Online identity management service Bloom has claimed that Facebook banned its ads on the service despite not selling financial products, indicating that it could be because its service conflicts with the social media platform’s own.
According to a report from Yahoo! Finance, advertisements for Bloom were removed under the rule of ‘deceptive financial services products’, which was re-established by Facebook back in June when its blanket ban on cryptocurrency ads was lifted.
However, Bloom does not deal in cryptocurrencies or other financial products, and its use of blockchain technology was cited by Facebook as the reason for its ban.
“They just banned it,” said Bloom co-founder Jesse Leimgruber. “This was a huge killer for us.”
In response a spokesperson for Facebook told CNBC that “we have not shut down their ad account but merely disapproved their ads that promote the cryptocurrency related product. Our policies continue to restrict cryptocurrency-related advertising, as well as prohibit initial coin offerings (ICOs) and binary options as part of our ongoing effort to improve the integrity and security of our ads. But, as noted, we will continue to study, receive feedback, and revise over time.”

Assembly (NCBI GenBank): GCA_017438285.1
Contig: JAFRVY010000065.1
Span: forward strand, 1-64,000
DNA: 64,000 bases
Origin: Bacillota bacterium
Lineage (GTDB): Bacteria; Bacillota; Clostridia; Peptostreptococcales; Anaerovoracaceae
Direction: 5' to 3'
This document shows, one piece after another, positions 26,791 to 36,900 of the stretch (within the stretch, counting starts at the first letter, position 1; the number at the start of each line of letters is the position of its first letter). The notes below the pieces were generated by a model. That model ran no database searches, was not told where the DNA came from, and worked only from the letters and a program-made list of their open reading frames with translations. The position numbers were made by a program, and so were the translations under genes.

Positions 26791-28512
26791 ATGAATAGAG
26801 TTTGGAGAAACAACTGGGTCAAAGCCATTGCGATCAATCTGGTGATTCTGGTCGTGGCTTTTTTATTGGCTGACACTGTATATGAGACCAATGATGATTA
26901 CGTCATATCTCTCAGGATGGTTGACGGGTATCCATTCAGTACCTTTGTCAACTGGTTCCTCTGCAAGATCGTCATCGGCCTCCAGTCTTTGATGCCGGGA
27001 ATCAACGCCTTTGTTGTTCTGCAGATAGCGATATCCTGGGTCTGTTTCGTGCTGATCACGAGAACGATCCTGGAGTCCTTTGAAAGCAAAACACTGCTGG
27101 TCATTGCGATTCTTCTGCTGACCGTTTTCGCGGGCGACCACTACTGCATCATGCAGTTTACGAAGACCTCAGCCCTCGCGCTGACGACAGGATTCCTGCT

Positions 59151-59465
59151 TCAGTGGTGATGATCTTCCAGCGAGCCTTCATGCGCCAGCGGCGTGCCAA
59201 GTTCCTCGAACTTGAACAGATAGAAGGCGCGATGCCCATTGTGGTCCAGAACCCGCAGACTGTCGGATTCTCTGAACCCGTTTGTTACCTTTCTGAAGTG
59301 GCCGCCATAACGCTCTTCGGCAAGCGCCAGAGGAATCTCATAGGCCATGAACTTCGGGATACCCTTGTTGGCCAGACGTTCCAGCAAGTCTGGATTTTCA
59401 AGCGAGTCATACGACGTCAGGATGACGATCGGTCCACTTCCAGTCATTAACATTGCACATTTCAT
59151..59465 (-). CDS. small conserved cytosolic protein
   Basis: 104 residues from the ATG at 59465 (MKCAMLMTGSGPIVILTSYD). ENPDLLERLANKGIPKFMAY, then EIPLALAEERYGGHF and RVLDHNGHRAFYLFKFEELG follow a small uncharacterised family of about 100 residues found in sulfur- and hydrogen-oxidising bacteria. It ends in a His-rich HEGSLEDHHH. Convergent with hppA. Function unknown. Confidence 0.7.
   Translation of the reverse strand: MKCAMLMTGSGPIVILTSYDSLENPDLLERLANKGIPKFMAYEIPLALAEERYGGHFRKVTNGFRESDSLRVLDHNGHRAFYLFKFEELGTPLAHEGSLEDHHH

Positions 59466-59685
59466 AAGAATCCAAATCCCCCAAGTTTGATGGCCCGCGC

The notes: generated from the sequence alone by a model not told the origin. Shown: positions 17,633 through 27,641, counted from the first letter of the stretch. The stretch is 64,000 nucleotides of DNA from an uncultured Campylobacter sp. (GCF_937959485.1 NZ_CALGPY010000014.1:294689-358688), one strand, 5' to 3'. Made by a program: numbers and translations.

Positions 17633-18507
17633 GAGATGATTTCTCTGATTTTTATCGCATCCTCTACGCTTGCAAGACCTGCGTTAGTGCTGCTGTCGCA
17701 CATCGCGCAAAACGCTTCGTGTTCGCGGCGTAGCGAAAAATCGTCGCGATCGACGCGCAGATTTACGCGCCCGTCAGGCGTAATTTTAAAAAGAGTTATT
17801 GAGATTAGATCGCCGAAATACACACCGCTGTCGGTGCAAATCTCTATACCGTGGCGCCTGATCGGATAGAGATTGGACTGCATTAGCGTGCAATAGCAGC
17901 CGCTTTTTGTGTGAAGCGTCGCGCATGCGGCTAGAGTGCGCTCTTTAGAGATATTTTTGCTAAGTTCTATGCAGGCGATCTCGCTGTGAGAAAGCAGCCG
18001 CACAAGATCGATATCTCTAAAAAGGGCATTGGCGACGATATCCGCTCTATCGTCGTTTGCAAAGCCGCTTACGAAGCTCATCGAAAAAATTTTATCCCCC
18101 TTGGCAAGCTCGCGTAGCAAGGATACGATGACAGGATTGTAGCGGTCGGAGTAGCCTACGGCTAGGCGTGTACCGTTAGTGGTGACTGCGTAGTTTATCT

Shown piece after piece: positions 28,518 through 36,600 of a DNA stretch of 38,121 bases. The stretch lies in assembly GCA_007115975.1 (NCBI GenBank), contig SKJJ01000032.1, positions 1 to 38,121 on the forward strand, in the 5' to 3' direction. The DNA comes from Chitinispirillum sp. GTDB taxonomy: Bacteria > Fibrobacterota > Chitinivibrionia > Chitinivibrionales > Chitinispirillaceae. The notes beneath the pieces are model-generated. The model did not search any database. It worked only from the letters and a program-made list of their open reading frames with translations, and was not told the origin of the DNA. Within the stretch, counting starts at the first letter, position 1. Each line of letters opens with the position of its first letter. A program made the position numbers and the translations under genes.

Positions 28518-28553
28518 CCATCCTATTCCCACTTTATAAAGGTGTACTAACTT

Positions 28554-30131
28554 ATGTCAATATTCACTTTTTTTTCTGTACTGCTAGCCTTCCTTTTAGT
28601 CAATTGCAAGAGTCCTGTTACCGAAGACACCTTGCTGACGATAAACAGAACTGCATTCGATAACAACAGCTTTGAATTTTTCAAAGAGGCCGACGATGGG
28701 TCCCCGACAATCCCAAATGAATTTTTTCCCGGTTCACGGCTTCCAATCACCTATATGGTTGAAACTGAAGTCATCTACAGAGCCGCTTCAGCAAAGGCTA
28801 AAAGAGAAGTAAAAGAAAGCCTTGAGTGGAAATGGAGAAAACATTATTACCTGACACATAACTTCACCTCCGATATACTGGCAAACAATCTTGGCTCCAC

What seems to have occurred is a fundamental misunderstanding of blockchain from the folks at Facebook, with a ban on ICO and crypto-related ads meaning that businesses using the new technology are targeted.
Bloom has reportedly spent $300,000 on Facebook ads, which were initially accepted by the social media giant.
“There’s no rule in their ad guidelines that says you can’t compete with them,” Leimgruber added. “Since BMW and other financial institutions are using Bloom as a replacement for Facebook Connect, it’s a threat to them.
“They probably didn’t like that the ads were really pointed and that we ramped up spend after the Facebook hack. They were directed at ‘take back the data’ in the days after the Facebook hack. I’m sure they were very sensitive to this. I think they just needed a way to justify banning us.”